For awhile there was hope that despite significant challenges, Brazil would be prove to be a successful host of the 2014 World Cup set to begin June 12th, but as the date nears, it seems as if that hope is dwindling. The Brazilian government, FIFA, and perhaps most of all, Brazilian citizens are experiencing frustration at different levels: the government is frustrated with lack of progress on construction and infrastructure projects as well as inability to quell public dissent; FIFA has expressed serious concerns that some of the stadiums may not be finished in time and that the event logistics have not been sufficiently worked out; and the Brazilian people have protested the World Cup time and time again because for them, spending billions on a sporting event represents a massive misunderstanding of priorities for a country with high levels of poverty and inequality.
In recent days, there have been two major events that epitomize this frustration. On Monday, May 26th, approximately 100 teachers surrounded a bus full of the Brazilian national football team as it attempted to leave Rio de Janeiro for a training camp in nearby Teresópolis.1 Military police, federal police, and officers from the Brazilian army somehow failed to keep this relatively small group of teachers from surrounding and kicking the bus, and attaching anti World Cup stickers to its façade.1 While the event left none physically harmed, it alarmed players, frustrated the Rousseff administration, and demonstrated the level of anger by a segment of society not known for extremism or violent outbursts.
Just the following day, May 27th, 2000 protesters clashed with police outside of the Mané Garrincha stadium in Brasília. The protesters, a mix of activists from indigenous communities and the Movimento dos Trabalhadores Sem-Teto (MTST), began their activities peacefully, but the protest grew violent as police were unable to keep individuals from accessing Mané Garrincha’s entrances.1 The police resorted to the use of tear gas and stun guns to repel the protesters who were reportedly throwing rocks and, in the cases of some of the indigenous activists, shooting arrows.1 There was a prompt official reaction the following day with the Brazilian Defence Ministry stating that, “Following the incident, various other measures will be taken to ensure this is not repeated,” and Rousseff ordering a review of security procedures so that there will be “no trouble at the World Cup.”1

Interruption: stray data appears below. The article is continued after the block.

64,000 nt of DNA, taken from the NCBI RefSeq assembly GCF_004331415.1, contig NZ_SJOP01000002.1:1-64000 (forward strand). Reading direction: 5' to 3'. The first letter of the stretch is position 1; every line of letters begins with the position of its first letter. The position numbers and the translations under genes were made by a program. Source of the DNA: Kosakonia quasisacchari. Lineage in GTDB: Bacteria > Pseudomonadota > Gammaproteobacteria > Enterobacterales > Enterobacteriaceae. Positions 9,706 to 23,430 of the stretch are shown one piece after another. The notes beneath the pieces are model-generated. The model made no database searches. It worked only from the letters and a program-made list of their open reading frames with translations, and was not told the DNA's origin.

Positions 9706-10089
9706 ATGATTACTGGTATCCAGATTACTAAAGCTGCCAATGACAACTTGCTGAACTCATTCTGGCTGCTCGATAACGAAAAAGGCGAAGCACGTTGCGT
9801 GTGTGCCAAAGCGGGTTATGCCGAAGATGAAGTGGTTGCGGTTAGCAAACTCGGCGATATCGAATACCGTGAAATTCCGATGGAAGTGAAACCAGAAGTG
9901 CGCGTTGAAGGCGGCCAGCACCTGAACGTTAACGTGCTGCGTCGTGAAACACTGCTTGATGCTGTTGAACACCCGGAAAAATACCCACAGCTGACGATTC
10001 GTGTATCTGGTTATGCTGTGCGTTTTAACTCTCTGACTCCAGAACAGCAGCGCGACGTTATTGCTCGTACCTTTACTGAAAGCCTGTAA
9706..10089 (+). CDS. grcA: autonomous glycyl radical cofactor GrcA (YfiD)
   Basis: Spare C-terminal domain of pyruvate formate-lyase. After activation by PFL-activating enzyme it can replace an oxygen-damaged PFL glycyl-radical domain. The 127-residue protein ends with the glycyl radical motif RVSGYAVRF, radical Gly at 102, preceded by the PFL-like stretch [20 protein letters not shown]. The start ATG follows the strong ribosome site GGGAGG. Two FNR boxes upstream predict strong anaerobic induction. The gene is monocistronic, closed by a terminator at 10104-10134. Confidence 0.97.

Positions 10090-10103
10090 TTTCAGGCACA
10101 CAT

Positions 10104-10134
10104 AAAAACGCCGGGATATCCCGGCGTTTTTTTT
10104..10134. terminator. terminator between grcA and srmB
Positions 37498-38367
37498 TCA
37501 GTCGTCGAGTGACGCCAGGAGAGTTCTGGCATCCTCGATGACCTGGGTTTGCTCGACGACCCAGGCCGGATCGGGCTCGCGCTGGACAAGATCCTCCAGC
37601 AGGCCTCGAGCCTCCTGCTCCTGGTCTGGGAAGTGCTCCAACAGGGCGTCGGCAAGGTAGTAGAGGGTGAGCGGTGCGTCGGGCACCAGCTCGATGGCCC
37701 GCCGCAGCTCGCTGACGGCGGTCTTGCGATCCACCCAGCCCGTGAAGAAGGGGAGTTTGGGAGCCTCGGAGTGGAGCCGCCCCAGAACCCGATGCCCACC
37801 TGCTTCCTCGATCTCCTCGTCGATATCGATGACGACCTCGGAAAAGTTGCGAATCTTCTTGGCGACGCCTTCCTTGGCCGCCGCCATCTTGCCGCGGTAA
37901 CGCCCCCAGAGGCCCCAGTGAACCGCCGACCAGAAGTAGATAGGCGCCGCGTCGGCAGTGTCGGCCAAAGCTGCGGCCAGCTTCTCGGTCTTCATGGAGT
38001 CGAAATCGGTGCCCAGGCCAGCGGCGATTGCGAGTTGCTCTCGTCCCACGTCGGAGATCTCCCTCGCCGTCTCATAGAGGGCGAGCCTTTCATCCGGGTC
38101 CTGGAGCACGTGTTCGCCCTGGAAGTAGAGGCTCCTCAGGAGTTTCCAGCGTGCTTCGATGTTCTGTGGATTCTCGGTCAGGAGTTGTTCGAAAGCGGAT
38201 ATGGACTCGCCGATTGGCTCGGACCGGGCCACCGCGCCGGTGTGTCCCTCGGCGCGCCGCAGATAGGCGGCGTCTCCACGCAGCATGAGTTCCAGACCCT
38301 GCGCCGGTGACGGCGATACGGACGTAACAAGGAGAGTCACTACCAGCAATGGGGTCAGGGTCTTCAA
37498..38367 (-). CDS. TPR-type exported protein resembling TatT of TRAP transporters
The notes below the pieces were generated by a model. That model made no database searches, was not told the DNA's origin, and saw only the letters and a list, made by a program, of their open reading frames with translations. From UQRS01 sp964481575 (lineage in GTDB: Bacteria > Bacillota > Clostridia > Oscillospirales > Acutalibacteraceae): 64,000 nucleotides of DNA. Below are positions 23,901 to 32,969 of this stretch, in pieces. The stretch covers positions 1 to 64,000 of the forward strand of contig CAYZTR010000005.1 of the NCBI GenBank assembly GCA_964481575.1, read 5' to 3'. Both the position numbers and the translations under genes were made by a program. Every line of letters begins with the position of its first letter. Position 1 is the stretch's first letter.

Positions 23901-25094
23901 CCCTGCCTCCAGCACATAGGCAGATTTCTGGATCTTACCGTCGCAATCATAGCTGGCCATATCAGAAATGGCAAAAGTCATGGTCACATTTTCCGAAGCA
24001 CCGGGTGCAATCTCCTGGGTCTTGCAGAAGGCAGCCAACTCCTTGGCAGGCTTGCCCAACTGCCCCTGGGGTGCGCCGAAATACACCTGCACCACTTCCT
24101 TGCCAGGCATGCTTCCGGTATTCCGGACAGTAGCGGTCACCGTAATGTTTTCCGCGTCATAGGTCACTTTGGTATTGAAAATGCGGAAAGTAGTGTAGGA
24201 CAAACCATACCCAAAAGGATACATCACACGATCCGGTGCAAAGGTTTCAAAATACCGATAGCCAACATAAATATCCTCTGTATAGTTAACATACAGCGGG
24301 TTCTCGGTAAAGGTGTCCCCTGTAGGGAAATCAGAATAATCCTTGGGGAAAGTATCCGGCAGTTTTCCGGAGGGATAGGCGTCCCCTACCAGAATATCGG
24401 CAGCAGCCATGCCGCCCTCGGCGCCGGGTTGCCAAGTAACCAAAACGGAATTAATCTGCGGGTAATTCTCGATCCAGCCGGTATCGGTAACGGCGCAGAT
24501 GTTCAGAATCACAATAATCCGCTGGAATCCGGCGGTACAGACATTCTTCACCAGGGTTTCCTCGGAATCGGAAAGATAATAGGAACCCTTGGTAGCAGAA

These events are just the most recent in a series of protests that have occurred regularly throughout the country over the last several months, and observers don’t need to look far to see the causes for the public frustration. The most fundamental objection by activists and protestors is simply that the Brazilian government has an irresponsible and unjust set of priorities and is using its extremely limited resources to throw an international party, rather than address the serious economic and social issues Brazilians face. That Brazilians see football as an integral part of their history and culture only underlines how much the situation has deteriorated: under “normal” circumstances, the World Cup should invite an atmosphere of celebration, not disgust and outrage. Rousseff, who was arrested and jailed for two years following the coup in 1964 for her membership in a Marxist organization, is now seen as a sellout for her role in catering to the nation’s economic elite and FIFA’s demands.2
It’s difficult to say that the Brazilian government doesn’t deserve the nation’s ire. From the beginning, the entire process surrounding World Cup preparations has been surrounded by corruption, inefficiency and excess. In 2012, when World Cup preparations began, the top four political donors were all major construction companies that have since profited immensely from the number of stadiums and supporting infrastructure that is required to host the games.1 The Mané Garrincha stadium in Brasília, for example, will end up costing over $900 million dollars, well above initial projections.1 There are examples of expensive projects that seem entirely superfluous. Yan Boechat, who writes for the popular Brazilian magazine Revista Istoe, stated2: